Photo of a single U.S. dime coin sitting on a table.
Image by Brett Hondow from Pixabay

“An extra dime is nothing. We want Street Sense to stick around and if it means an extra 10 cents on our part, no problem.”  

I’ll never forget that comment from a vendor, whose name I don’t even recall, but who was sitting by the door at a very crowded vendor meeting at the end of March. Though the subject was the harsh realities of money, the comment deeply touched my heart. Here was a roomful of vendors, many who still sleep on the street and struggle to pay for basics such as food, and here they were, ready to lend the little financial support they could to make sure Street Sense stays strong.  

I had come to the vendor meeting that day armed with a one-sheet proposal for all vendors to review. The topic: increasing the cost of the paper – to the vendors and to the readers.  

We were trying to find ways we could quickly increase income here at Street Sense during these difficult financial times. I was honestly quite nervous about broaching such a taboo topic; besides on special issue last November the cost of the paper has always been $1 and for the past four years the vendors have paid 25 cents to the organization for each paper.  

After explaining to the vendors how the staff and board were making sacrifices and cutting expenses and finding ways to raise more revenue, the three options I laid out were: 

1) Raise the cost to the vendor to 35 cents, keep the reader’s price $1.

2) Raise the cost to the vendor to 35 cents, raise the reader’s price to $1.50.

3) Raise the cost to the vendor to 50 cents, raise the reader’s price to $2.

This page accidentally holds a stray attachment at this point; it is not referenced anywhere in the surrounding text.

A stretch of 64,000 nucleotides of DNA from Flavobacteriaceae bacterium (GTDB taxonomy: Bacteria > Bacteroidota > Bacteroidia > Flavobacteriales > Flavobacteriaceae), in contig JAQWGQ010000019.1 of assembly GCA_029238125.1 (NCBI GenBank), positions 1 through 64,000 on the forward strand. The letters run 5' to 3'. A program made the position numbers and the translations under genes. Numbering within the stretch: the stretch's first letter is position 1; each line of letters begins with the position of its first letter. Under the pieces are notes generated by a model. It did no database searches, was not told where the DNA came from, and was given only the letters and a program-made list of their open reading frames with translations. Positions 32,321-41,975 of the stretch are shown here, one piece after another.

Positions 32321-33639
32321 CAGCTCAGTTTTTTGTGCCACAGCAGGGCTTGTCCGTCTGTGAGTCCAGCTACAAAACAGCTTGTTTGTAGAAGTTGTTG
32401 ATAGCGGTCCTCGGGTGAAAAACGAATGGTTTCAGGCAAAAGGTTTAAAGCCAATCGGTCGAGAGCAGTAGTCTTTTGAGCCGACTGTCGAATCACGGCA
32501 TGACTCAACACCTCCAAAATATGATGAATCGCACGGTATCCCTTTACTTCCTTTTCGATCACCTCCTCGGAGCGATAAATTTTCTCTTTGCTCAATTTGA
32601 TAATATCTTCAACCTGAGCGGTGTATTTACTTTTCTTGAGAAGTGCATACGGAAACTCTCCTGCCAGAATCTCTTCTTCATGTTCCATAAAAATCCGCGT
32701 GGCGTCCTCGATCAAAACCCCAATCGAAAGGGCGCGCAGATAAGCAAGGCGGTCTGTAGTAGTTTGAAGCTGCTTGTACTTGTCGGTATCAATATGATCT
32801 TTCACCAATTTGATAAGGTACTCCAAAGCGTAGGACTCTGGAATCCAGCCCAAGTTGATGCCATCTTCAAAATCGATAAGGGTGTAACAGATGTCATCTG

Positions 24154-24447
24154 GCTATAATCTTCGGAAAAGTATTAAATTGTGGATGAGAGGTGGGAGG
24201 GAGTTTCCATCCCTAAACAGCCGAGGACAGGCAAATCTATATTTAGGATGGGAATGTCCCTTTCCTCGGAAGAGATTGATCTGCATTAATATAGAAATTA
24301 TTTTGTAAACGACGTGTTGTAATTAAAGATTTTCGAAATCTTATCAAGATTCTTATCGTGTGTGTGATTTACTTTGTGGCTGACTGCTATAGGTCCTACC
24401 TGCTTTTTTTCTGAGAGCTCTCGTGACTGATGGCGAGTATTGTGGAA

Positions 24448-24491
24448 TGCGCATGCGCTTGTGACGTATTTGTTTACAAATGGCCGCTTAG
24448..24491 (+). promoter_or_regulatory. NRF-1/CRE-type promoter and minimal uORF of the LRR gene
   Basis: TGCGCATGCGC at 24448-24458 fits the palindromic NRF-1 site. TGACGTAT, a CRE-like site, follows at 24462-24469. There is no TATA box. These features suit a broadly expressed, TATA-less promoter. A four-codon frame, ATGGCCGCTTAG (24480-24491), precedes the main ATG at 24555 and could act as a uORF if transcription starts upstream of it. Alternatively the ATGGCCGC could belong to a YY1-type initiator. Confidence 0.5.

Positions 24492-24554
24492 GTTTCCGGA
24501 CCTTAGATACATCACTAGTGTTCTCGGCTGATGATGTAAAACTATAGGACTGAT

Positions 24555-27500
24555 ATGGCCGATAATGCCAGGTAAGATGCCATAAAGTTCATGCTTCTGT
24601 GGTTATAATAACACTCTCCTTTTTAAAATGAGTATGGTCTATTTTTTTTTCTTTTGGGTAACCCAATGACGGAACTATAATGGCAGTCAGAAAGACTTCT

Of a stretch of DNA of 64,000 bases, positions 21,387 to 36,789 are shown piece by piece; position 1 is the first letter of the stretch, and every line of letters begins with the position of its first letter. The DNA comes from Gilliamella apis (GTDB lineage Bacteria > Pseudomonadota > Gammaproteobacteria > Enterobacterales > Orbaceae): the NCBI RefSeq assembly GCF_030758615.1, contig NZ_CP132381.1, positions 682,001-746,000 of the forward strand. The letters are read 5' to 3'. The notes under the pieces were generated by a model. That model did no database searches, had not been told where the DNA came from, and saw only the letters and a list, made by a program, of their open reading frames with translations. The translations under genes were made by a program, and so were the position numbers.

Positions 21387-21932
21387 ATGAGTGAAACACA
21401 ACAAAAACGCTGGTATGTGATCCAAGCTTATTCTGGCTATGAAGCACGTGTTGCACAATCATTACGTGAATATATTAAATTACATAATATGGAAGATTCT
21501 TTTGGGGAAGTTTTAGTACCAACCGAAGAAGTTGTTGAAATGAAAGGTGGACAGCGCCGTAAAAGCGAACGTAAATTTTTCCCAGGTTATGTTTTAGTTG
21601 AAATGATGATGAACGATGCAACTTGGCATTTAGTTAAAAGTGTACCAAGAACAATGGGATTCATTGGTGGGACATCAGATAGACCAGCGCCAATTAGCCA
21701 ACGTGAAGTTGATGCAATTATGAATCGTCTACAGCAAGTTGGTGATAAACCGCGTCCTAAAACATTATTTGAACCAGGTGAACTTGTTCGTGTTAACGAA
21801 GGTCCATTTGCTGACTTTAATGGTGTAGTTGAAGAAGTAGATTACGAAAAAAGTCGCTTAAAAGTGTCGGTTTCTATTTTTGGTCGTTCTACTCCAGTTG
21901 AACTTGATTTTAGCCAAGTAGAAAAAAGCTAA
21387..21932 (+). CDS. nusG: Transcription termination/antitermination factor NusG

The vendors overwhelmingly went with option #1, and it took very little convincing. While the other two options would have kept their percentage of profit about the same as the 25/$1 set up, the vendors were not in favor of those options because they had readers like you in mind. They said that readers might not be willing – or able – to pay the extra 50 cents or $1. A few vendors mentioned they have plenty of customers who recently lost jobs or had pay cutbacks.  

The vendors also argued that an extra dime a paper is nothing much to them, but multiplied by 90 vendors can really help Street Sense. In expressing their votes, many vendors said how much Street Sense means to them or has helped them, so they were perfectly fine to do their part to help the organization succeed so it could assist more homeless individuals.  

I was touched by their votes in favor of 35 cents and gained a new respect for many of the vendors. Rather than asking the public the classic phrase of “Brother, can you spare a dime?” they were all proclaiming to the public. “Sure, we can spare a dime.” And they were doing so readily, out of love, respect, or combination of the two for Street Sense.